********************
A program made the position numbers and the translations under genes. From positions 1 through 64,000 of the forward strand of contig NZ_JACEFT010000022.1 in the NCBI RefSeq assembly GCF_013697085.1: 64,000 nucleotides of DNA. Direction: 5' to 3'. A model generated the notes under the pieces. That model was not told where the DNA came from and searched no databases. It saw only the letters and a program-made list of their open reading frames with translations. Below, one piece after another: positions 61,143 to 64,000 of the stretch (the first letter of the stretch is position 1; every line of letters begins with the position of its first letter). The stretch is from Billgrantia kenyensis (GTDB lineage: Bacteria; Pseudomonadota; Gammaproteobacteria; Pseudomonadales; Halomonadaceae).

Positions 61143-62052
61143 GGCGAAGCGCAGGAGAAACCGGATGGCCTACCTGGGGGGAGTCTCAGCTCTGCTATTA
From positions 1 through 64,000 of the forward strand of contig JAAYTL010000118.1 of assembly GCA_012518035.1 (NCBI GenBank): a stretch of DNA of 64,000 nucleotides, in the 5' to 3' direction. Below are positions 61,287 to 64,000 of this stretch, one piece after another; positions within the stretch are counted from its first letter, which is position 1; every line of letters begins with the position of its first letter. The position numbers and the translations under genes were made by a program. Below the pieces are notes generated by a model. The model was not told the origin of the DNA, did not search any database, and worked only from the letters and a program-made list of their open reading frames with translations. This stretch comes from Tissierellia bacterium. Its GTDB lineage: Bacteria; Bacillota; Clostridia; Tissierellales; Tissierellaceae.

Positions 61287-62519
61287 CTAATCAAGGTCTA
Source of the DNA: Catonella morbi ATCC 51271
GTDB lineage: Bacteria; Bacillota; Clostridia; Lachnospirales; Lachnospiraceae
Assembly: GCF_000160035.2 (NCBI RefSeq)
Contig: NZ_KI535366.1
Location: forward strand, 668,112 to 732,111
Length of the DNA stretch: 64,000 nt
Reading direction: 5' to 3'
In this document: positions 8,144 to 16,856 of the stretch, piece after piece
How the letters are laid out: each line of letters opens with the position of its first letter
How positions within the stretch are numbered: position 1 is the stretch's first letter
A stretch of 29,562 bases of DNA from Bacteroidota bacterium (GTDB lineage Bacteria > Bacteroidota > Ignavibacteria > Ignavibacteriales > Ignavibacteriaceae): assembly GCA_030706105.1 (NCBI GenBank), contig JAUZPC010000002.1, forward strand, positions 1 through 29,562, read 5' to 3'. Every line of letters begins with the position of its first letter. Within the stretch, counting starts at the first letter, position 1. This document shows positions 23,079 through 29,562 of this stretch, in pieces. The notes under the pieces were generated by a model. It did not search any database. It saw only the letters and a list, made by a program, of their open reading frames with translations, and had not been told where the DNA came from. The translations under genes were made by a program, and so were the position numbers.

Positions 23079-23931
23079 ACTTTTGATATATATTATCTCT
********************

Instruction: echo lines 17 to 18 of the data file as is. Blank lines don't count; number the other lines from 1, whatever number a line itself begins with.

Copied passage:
A stretch of 29,562 bases of DNA from Bacteroidota bacterium (GTDB lineage Bacteria > Bacteroidota > Ignavibacteria > Ignavibacteriales > Ignavibacteriaceae): assembly GCA_030706105.1 (NCBI GenBank), contig JAUZPC010000002.1, forward strand, positions 1 through 29,562, read 5' to 3'. Every line of letters begins with the position of its first letter. Within the stretch, counting starts at the first letter, position 1. This document shows positions 23,079 through 29,562 of this stretch, in pieces. The notes under the pieces were generated by a model. It did not search any database. It saw only the letters and a list, made by a program, of their open reading frames with translations, and had not been told where the DNA came from. The translations under genes were made by a program, and so were the position numbers.

Positions 23079-23931